How to Save Lettuce Seeds

Overview

Lettuce is a cool-season vegetable. It is usually grown in spring, but it can also be successfully grown as a fall crop. Saving your own seeds is an inexpensive way to plant your favorite type of lettuce each year. Save seeds from spring-planted lettuce, as fall crops often freeze and die before they have a chance to produce seeds. If you plant lettuce in both the spring and fall, save enough seed from your spring crop for both your fall garden and for replanting the next spring.

Step 1

Harvest only the outer leaves from the lettuce plants you plan on using for seed stock. Leave the inner leaves in place so the plant continues to grow.

Step 2

Check the plant every few days for signs of bolting once the weather begins to warm in summer. Bolting is when the lettuce plant sends up a tall flower stalk from the center of the leaves.

Step 3

Cut off the flower stalk at ground level with a sharp knife once the flowers have withered and the stalk is mature. Mature flower stalks have an orb of white fluff at the top, similar to a dandelion.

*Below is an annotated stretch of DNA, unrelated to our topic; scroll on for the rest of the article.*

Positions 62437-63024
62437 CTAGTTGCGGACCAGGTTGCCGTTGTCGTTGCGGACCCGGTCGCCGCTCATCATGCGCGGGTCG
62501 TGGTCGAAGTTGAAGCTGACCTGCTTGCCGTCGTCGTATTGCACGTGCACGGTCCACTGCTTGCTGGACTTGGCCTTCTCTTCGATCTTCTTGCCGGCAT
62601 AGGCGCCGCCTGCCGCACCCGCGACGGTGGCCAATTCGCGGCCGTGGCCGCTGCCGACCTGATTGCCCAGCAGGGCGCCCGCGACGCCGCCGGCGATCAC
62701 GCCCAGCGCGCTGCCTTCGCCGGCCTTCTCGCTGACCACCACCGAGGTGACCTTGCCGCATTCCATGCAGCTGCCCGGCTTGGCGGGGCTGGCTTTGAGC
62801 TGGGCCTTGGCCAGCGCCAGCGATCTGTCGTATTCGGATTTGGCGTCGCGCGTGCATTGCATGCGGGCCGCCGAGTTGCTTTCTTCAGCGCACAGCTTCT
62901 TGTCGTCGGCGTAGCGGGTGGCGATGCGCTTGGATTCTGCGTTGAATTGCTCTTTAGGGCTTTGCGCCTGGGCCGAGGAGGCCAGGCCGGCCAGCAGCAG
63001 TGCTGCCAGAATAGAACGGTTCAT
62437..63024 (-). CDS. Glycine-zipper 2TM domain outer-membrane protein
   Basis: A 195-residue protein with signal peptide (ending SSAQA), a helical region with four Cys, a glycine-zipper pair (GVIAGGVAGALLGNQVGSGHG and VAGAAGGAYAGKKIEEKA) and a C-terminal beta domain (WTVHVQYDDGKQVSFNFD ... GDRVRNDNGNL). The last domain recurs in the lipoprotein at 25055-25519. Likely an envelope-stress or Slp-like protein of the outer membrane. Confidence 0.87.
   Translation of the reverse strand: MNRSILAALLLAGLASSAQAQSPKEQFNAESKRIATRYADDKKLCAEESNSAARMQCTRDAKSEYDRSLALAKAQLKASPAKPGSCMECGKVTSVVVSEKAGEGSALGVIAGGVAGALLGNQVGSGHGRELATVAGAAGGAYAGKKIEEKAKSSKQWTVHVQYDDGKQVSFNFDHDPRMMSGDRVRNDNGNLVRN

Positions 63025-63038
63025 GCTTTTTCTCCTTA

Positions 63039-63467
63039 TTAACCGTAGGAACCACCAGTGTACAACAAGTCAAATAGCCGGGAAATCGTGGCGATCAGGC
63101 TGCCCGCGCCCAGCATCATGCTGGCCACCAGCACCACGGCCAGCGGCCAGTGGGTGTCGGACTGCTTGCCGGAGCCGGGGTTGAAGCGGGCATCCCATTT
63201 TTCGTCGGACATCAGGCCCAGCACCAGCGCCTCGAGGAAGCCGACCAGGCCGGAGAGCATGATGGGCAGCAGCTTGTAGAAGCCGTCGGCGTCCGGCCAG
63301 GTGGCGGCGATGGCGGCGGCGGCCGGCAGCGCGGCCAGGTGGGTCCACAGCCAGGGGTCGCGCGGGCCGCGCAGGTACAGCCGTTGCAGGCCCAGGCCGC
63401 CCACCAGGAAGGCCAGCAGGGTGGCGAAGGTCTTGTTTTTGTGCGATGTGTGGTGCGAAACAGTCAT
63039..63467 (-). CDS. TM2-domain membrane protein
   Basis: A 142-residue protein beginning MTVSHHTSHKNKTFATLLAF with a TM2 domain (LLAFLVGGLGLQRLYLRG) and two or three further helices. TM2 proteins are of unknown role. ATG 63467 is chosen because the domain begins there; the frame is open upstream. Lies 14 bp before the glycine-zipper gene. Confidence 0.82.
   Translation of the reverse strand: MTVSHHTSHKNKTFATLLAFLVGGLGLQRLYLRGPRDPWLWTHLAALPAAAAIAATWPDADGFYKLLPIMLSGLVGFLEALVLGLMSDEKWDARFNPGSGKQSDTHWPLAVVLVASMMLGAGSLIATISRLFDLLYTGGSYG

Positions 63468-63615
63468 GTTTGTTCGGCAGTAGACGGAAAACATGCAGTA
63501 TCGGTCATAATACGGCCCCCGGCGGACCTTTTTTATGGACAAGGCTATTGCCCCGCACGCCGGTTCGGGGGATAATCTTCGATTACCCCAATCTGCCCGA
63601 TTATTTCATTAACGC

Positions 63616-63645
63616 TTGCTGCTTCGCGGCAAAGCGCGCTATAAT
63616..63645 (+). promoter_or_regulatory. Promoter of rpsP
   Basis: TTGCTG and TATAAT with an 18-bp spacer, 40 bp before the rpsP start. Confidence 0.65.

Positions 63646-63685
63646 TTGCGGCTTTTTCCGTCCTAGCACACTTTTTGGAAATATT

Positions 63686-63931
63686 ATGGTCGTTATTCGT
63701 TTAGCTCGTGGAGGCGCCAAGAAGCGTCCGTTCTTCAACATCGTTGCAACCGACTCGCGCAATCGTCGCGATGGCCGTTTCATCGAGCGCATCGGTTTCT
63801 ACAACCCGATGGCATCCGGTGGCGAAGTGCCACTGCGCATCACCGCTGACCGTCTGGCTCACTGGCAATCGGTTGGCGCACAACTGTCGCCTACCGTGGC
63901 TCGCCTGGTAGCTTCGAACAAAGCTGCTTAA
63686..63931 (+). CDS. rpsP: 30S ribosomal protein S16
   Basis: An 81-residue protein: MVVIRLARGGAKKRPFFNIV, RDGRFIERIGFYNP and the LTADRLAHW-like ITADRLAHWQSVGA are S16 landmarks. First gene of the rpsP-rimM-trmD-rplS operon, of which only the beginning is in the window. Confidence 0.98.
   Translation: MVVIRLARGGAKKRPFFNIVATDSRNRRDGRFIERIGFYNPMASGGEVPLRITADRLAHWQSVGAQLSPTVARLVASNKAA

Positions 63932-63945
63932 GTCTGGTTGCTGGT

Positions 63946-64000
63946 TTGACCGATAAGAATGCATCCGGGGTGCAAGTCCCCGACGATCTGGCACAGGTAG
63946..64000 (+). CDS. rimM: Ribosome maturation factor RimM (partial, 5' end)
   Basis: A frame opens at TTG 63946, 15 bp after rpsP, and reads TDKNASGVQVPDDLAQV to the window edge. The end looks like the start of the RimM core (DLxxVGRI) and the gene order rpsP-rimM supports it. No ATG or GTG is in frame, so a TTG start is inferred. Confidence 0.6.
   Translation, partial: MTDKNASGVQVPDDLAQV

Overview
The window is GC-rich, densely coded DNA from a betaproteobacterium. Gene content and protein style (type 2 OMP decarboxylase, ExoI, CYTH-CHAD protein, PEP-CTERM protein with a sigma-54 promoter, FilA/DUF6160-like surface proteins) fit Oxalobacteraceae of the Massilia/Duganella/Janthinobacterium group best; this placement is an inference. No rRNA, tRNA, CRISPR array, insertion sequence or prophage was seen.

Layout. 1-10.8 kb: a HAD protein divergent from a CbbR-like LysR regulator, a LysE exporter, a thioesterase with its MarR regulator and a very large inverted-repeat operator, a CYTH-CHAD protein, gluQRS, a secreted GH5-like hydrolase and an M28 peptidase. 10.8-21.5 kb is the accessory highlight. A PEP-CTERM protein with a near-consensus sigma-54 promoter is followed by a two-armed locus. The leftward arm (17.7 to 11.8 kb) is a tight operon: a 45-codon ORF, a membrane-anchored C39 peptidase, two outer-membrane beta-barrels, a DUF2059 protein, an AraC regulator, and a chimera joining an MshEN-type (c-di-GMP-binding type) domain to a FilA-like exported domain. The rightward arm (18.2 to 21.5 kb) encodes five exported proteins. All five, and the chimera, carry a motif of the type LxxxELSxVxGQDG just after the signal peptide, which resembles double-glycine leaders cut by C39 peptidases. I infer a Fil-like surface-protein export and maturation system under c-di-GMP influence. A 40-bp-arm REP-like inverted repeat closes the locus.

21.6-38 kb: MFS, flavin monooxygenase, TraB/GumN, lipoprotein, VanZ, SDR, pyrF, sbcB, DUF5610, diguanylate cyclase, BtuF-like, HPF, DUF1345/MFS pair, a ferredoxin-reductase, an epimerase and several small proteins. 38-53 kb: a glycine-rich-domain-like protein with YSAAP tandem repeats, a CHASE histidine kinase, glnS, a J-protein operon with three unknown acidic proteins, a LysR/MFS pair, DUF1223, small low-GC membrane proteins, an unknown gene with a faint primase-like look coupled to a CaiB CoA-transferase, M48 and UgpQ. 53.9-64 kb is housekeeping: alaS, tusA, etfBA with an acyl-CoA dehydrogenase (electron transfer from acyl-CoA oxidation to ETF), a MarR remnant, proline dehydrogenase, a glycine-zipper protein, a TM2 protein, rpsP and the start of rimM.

Step 4

Pluck the fluff off the top of the flower stalk. Rub the fluff between your forefinger and thumb so the seeds separate from the fluff. Work over a bowl so the seeds fall into the bowl instead of getting lost on the floor.

Step 5

Label an envelope or jar with the type of lettuce and the year harvested. Place the seeds inside and seal it closed. Store in a cool, dry place until you are ready to replant.

Tips and Warnings

  • Bring the flower stalks inside to work, as the slightest breeze or draft will scatter the seeds.

Things You'll Need

  • Knife
  • Bowl
  • Envelope
  • Jar

References

  • Oregon State University: Collecting and Storing Seeds From Your Garden
Keywords: saving lettuce seeds, harvesting vegetable seeds, lettuce seed stock

About this Author

Jenny Harrington has been a freelance writer since 2006. Her published articles have appeared in various print and online publications, including the "Dollar Stretcher." Previously, she owned her own business, selling handmade items online, wholesale and at crafts fairs. Harrington's specialties include small business information, crafting, decorating and gardening.